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The Relentless March Up Progress Mountain jack vero

The Relentless March Up Progress Mountain

Written by Jack Vero
on November 1, 2013

Today while perusing the accessibility options on my newly updated desktop operating system I stumbled upon something of a philosophical predicament. You see I buy Apple computers because I'm not a Communist and I know a thing or two about bytes. And the fact that an ever-shrinking, but nevertheless prominent portion of the world still wanders around in the technological darkness isn't of much concern to me. They'll figure it out eventually.

(Sidenote: I should take a moment now to address the myriad Apple-haters out there reeming with hatred at the condescending tone of this article. I'd just like to take a moment to reassure them that their opinions have been heard, but not to worry, for they aren't of any consequence.)

Now, being a loyal Apple customer, I happened to have acquired a 27 inch iMac computer four years ago, in 2009, with a resolution of 2560x1440, which has 78% more pixels than even "top-of-the-line" 1080p HD displays do to this day ([2560*1440]/[1920*1080]). Which again, is fine. Good for me, bad for the lost ones. But who cares, right?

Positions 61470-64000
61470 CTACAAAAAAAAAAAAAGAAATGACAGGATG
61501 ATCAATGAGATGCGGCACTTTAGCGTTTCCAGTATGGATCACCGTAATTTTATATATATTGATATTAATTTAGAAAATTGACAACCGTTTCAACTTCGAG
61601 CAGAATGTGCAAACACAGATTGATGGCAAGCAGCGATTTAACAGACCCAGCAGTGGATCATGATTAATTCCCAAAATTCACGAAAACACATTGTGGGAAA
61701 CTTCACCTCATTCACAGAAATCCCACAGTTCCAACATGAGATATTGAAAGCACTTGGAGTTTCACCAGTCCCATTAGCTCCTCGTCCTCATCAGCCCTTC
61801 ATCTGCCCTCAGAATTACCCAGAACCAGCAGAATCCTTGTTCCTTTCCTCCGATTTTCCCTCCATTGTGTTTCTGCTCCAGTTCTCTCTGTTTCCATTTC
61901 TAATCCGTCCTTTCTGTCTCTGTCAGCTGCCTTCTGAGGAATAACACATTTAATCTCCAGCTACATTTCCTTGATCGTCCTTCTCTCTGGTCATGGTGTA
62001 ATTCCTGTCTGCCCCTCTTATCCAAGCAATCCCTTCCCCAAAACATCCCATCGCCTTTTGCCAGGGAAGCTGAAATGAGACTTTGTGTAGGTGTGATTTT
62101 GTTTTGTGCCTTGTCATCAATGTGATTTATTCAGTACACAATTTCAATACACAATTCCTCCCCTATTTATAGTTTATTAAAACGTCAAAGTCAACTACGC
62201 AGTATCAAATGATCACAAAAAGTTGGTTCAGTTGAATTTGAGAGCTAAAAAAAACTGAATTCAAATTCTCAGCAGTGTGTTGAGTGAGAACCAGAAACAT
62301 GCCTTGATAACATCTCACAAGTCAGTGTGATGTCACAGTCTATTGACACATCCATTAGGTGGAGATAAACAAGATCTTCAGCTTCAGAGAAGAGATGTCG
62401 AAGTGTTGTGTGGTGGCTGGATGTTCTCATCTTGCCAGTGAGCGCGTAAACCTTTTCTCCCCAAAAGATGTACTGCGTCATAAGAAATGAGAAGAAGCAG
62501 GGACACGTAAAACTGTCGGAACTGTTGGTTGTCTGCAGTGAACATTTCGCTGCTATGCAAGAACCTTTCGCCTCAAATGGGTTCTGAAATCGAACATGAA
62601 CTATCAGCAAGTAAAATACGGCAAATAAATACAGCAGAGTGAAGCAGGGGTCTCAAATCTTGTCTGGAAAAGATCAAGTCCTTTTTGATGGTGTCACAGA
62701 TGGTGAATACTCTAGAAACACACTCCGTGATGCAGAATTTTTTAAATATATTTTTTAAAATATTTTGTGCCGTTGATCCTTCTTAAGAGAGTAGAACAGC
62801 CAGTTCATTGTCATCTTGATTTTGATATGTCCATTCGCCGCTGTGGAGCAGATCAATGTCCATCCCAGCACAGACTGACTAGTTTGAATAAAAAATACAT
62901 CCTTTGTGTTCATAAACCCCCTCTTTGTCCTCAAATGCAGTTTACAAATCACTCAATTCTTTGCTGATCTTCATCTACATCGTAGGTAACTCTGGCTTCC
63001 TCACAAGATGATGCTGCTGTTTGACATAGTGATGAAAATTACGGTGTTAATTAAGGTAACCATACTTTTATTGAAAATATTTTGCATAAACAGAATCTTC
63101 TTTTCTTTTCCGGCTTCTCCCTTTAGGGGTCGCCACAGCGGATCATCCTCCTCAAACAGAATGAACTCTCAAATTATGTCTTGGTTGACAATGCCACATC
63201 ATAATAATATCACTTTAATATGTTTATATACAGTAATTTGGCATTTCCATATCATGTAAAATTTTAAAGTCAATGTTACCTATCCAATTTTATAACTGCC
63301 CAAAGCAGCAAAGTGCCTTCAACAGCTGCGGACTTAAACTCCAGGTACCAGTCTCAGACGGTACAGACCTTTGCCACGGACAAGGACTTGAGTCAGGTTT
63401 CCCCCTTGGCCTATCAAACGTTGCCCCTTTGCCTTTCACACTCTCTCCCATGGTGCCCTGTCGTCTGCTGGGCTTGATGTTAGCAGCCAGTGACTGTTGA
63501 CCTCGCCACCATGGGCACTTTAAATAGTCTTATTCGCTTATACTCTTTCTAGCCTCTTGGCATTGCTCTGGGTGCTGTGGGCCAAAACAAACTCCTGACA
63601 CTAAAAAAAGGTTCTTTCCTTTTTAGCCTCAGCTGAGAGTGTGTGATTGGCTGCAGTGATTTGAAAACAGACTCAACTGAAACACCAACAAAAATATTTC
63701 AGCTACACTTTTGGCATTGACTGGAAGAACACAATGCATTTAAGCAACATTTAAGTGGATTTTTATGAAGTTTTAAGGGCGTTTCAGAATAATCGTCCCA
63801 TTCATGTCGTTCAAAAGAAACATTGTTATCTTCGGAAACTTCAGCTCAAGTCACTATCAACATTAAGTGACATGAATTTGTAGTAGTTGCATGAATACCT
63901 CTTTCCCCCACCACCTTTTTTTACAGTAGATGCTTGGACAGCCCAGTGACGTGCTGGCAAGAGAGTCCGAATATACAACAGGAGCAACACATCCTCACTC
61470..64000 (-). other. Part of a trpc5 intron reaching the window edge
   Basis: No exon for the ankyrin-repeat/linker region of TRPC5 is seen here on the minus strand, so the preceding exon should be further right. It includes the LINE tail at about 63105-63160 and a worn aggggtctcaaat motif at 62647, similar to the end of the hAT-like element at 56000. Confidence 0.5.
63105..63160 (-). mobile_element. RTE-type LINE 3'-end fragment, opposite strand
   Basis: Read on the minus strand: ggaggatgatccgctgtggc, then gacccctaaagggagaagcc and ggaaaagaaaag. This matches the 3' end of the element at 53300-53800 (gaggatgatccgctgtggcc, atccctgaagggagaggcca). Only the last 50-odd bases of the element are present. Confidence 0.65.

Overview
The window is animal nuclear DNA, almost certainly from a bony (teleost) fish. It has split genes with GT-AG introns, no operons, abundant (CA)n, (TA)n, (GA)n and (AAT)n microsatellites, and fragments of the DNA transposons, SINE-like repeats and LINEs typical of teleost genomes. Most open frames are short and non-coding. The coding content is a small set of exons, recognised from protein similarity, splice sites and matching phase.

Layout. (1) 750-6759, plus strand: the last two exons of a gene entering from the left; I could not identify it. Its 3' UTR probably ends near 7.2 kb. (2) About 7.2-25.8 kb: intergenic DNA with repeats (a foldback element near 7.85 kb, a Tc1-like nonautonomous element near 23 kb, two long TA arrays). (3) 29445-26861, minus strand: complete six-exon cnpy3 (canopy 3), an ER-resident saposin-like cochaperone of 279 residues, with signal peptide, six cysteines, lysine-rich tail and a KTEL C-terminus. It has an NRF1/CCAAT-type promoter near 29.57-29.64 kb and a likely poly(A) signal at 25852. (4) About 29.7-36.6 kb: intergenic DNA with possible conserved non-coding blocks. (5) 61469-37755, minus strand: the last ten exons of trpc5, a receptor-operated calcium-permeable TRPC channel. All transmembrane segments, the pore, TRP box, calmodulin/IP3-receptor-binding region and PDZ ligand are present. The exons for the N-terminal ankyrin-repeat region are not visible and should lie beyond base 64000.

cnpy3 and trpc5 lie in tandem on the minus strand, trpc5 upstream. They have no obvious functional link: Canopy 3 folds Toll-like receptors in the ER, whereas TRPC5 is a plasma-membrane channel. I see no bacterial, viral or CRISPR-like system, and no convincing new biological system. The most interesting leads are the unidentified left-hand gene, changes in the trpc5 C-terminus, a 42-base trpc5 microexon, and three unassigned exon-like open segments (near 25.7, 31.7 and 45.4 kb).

The problem, however, occured when I realized that as a result of the exceptionally high resolution of my display, I have been subconsciously inclined to design web pages (and other graphics) for clients at a different size than typical, due to the high PPI of my display relative to theirs.

And then today, when I discovered (or rather was reminded of) the capacity to systematically lower my resolution to 1080p, it clicked —- a philosophical conondrum of such magnitude presented itself with such force that I immediately had to cast aside any semblance of productivity in order to address this issue:

Should I, being one of the futurists, the fortunate, the blessed children of tomorrow endowed with super-human computer-ability, forsake my technological supremacy (and all it's benefits) to approach a more typical perspective that would facilitate greater success both in terms of financial rewards and popularity?

It's an eternal question, and the subject of countless highbrow deliberations.

At what point, if any, does one pause that eager march up Progress Mountain to allow the others to catch up?